The 49th Parallel
The 49th Parallel
Maverick - 1969
Calgary's torch bearers in the great sixties rock sweepstakes were the 49th Parallel, whose 1969 chart success, 'Twilight Woman', garnered them a few deserved rays of limelight.
Starting off as a six-piece called the Shades of Blond, the group landed a record deal with Ontario-based RCA subsidiary Gaiety Records, re-christened themselves the 49th Parallel and released a couple of mildly successful forty-fives, the spry 'Laborer' (RCA 3422) and the sunshine pop of 'She Says' (RCA 3447). A switch to the Venture label in 1968 saw more success with the curious 'Blue Bonnie Blue' (penned by a then unknown Delaney Bramlett about his equally obscure muse, Bonnie). It was at this point that the door started to revolve, with keyboardist Dave Petch replaced first by Alf Cook and then by Dennis Mundy, and bassist Mick Woodhouse yielding to Dave Downy.
By the time of their second Venture seven-inch, the radio-friendly 'Twilight Woman', the band's fortunes seemed to be lifting. With MGM affiliate Maverick agreeing to handle US distribution, the single managed to tweak a few charts south of the border. Which of course gave Maverick the leeway to issue an entire LP, The 49th Parallel, an oddly schizophrenic mix of sunshine pop, Anglo lysergia and the gruffer acid-rock sounds of the era.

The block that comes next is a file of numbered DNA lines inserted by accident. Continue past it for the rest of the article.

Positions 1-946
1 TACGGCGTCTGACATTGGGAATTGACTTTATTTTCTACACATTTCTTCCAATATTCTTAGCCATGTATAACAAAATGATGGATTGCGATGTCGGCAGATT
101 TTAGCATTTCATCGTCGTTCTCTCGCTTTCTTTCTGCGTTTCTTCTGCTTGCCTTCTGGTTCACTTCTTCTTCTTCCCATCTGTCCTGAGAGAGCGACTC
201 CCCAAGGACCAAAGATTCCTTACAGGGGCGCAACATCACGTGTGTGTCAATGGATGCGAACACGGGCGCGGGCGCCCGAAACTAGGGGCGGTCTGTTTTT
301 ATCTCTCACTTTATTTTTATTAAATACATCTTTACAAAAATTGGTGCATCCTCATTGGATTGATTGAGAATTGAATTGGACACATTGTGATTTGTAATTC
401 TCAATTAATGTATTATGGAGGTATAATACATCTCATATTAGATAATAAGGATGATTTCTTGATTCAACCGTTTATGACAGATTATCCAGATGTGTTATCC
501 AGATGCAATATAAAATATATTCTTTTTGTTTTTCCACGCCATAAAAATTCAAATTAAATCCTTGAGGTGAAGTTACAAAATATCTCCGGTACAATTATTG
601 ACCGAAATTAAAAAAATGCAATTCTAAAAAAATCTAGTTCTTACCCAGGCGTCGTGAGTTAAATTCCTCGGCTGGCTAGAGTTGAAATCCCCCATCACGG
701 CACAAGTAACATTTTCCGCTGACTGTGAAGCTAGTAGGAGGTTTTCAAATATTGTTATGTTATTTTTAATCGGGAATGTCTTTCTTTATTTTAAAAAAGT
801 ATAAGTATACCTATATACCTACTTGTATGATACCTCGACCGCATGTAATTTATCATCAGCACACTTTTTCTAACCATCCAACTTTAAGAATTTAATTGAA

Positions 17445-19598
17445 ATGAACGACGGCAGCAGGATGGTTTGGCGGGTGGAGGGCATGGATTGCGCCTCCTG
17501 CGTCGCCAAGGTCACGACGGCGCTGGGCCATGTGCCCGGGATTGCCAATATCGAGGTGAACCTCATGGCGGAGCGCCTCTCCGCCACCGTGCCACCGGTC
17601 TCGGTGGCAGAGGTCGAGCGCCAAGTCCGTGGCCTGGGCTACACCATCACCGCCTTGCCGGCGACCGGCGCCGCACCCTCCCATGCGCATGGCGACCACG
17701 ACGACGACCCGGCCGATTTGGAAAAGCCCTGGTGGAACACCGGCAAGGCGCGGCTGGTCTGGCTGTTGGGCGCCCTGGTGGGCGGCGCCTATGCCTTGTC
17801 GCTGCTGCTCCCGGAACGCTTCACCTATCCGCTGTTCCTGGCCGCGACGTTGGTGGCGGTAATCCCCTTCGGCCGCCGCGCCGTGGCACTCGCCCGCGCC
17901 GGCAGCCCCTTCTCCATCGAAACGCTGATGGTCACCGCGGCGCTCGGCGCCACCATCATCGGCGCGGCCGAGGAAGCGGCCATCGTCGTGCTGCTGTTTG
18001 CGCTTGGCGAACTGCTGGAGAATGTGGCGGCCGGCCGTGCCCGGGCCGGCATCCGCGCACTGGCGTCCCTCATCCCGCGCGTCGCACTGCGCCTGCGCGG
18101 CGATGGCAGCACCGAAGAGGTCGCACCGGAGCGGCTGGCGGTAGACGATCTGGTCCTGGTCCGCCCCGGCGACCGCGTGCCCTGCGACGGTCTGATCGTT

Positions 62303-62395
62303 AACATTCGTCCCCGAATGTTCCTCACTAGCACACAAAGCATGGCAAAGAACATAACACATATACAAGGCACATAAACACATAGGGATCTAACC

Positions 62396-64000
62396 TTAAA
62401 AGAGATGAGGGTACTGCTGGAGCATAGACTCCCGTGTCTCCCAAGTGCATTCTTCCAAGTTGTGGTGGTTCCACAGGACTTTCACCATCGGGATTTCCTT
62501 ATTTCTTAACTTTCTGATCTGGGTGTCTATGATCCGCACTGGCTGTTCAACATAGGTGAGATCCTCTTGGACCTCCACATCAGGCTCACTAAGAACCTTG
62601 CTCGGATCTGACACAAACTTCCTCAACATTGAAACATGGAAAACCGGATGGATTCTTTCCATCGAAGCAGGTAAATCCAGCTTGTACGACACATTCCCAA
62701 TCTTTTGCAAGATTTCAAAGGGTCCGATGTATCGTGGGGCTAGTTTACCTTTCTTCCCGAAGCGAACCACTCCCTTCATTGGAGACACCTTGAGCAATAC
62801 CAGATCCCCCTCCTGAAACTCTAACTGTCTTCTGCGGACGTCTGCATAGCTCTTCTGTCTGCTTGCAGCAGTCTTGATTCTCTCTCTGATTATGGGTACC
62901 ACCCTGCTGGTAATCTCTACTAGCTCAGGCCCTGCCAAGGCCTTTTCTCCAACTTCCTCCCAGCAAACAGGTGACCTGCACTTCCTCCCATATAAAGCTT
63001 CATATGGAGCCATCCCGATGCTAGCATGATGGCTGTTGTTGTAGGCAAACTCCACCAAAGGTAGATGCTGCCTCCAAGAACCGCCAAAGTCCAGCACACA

The gentlest and ultimately most successful tracks on The 49th Parallel were written by a mysterious D. Hockett, like the blithe and sugary opener 'Now That I'm a Man', with its shades of Curt Boetcher at work in the summery orchestration, or the Tomorrow-esque psych of 'Lazerabder Filchy'. 'Missouri' is more acidic, its breezy farfisa sallying along amidst a more caustic - and at times intrusive - guitar solo. Add to that the soulful AM fare of 'Twilight Woman' and The 49th Parallel packs quite a punch. Elsewhere, there is plenty of hefty hard-rock, like Mundy's abrasive Hammond B-3 licks ('People') and Lowe's guitar, which though au courant are at times more of a burden than an anchor.
Alas, the constant personnel changes took their toll, and by 1970, unable to capitalize on the success of 'Twilight Woman', the 49th Parallel had decided to pack it in.
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